Ex-Liverpool star Steve Nicol opens up about how the Hillsborough tragedy impacted on him

"I got in the car, crying my eyes out"

Steve Nicol

Coach Steve Nicol, from Scotland, talks to the media following the MLS All-Star soccer practice at Dick's Sporting Goods Park in Commerce City. Colo., Wednesday, July 18, 2007. The MLS All-Stars take on Scotland's Celtics FC Thursday night. (AP Photo/Jack Dempsey)

During his 13-year spell at Liverpool in the 1980s and early '90s, the medals rolled in for Steve Nicol.

The former Scotland full-back won five league titles, three FA Cups and the 1984 European Cup.

It was a different era to the football of today and is told in his new autobiography 5 League Titles and a Packet of Crisps

And he joined Off The Ball to chat about a career that has seen him manage in the USA and share a few tales and insights.

Nicol was at Liverpool when the Hillsborough tragedy took place and he spoke about the effect that had on him as a player and person.

In the book he writes: "I should have left Liverpool Football Club long before I did. That sounds like a terrible thing to say, but it’s true. I loved the club - still do, always will - but I simply could not rid my mind of Hillsborough. Consciously and subconsciously, it was eating away at me. Eventually, I just couldn’t take it any more. God alone knows how the survivors and families have coped."

Steve Nicol at Liverpool in 1983. Picture by: Peter Robinson / EMPICS Sport

Discussing that, he told Joe Molloy: "After Hillsborough, that focus that I personally had went and I started doing things that I just wouldn't normally have done. I started going out and drinking when I shouldn't have and at times I wouldn't have done before.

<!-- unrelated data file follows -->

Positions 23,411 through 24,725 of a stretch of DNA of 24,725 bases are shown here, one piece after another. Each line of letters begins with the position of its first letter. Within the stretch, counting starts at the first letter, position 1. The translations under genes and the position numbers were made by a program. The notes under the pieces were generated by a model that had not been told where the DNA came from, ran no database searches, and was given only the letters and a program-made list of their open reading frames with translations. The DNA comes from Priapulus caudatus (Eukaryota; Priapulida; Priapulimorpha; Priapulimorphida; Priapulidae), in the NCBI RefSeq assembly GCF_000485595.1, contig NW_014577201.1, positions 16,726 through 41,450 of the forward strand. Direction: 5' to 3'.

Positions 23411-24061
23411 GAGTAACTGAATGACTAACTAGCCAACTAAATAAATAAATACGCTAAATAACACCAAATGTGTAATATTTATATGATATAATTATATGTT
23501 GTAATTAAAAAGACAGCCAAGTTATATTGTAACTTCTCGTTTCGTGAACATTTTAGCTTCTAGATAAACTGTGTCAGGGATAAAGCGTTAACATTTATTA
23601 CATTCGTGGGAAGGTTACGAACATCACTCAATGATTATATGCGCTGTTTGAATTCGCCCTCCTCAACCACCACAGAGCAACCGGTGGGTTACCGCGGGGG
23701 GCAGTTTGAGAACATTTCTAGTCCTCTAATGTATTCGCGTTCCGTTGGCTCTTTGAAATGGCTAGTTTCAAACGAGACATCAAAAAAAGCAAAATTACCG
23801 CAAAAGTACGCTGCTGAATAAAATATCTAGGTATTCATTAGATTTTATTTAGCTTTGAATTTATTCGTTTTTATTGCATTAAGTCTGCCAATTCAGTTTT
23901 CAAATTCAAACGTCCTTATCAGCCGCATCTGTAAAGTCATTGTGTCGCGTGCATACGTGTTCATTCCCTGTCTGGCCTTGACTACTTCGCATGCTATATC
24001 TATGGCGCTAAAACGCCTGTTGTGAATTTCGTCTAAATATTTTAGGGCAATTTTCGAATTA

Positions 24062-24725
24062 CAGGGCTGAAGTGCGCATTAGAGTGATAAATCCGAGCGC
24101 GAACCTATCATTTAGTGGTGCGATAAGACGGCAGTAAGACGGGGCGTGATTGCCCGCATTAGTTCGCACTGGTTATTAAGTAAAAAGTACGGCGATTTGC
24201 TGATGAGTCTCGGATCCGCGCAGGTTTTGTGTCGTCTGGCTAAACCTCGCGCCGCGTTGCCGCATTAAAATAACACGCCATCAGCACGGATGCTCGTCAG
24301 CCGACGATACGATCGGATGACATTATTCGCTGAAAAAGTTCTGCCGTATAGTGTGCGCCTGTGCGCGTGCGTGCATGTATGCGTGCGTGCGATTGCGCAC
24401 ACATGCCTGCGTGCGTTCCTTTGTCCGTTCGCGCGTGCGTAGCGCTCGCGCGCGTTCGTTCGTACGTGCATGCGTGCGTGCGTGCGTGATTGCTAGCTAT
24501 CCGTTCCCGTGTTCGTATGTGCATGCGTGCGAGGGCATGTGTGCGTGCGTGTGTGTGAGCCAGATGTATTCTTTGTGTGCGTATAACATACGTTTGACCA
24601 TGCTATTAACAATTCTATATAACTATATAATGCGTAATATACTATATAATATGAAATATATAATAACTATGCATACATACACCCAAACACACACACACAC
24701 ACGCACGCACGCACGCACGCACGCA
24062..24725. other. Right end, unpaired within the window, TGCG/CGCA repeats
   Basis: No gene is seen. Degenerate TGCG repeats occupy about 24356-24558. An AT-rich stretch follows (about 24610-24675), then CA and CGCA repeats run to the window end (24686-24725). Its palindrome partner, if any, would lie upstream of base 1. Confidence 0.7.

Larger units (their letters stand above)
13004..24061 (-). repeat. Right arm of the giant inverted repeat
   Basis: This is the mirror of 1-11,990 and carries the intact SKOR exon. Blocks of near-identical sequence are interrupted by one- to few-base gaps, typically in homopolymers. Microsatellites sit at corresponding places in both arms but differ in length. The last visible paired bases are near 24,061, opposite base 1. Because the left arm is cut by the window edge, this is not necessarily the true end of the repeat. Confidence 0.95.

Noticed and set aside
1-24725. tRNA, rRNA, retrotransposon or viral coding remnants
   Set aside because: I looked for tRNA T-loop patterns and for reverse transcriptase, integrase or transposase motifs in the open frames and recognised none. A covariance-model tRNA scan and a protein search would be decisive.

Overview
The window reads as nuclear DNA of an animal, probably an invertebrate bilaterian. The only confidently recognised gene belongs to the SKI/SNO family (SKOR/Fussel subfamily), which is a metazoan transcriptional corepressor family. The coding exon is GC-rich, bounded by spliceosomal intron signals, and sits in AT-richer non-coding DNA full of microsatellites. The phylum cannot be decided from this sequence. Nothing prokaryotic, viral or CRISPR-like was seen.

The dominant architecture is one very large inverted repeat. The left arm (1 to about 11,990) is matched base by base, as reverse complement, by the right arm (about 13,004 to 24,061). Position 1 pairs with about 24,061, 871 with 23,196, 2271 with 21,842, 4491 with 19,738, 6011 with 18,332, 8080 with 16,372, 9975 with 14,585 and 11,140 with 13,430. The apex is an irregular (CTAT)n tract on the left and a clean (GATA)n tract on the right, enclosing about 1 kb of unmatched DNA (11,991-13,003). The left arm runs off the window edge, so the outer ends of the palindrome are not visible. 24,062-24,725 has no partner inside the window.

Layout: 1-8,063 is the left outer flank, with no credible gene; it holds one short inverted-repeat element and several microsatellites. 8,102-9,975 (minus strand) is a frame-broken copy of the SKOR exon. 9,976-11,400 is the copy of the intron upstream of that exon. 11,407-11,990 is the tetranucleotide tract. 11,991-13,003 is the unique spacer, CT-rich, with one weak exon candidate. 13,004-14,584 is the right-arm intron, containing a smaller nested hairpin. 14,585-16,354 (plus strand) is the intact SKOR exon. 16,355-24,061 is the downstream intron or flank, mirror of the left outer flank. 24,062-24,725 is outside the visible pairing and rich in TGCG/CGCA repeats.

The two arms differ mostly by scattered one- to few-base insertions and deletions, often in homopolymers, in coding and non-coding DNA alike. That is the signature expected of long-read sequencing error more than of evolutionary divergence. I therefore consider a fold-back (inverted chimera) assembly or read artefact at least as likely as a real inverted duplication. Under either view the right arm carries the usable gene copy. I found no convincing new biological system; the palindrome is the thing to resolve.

"And I couldn't stop myself. It's not like I didn't know I was doing it. I knew I was doing it because I could feel it in training. All of a sudden, you're a yard away from where you were. You don't feel good and your mind starts going [and] from just turning up and playing and having a great time, everything became hard. You start thinking about everything as opposed to before." 

Finding a way of coming to terms with the tragedy and the sadness that followed proved difficult.

"Bruce and I after one day decided to go to our local. We got there and ordered a pint and the barmaid said 'by the way, nothing to do with Hillsborough but [someone] had died' and we just looked at each other, put our pints down and walked outside. I got in the car, crying my eyes out. I got home and my wife was asking 'what's up with you?' and I said 'I've no idea'. I'm just crying my eyes out. I guess that should have been a sign that you should go and ask for help but again, as I said, back then it wasn't what you did."

Nicol also discussed his early years at Liverpool as well as how the club changed when Graeme Souness became manager.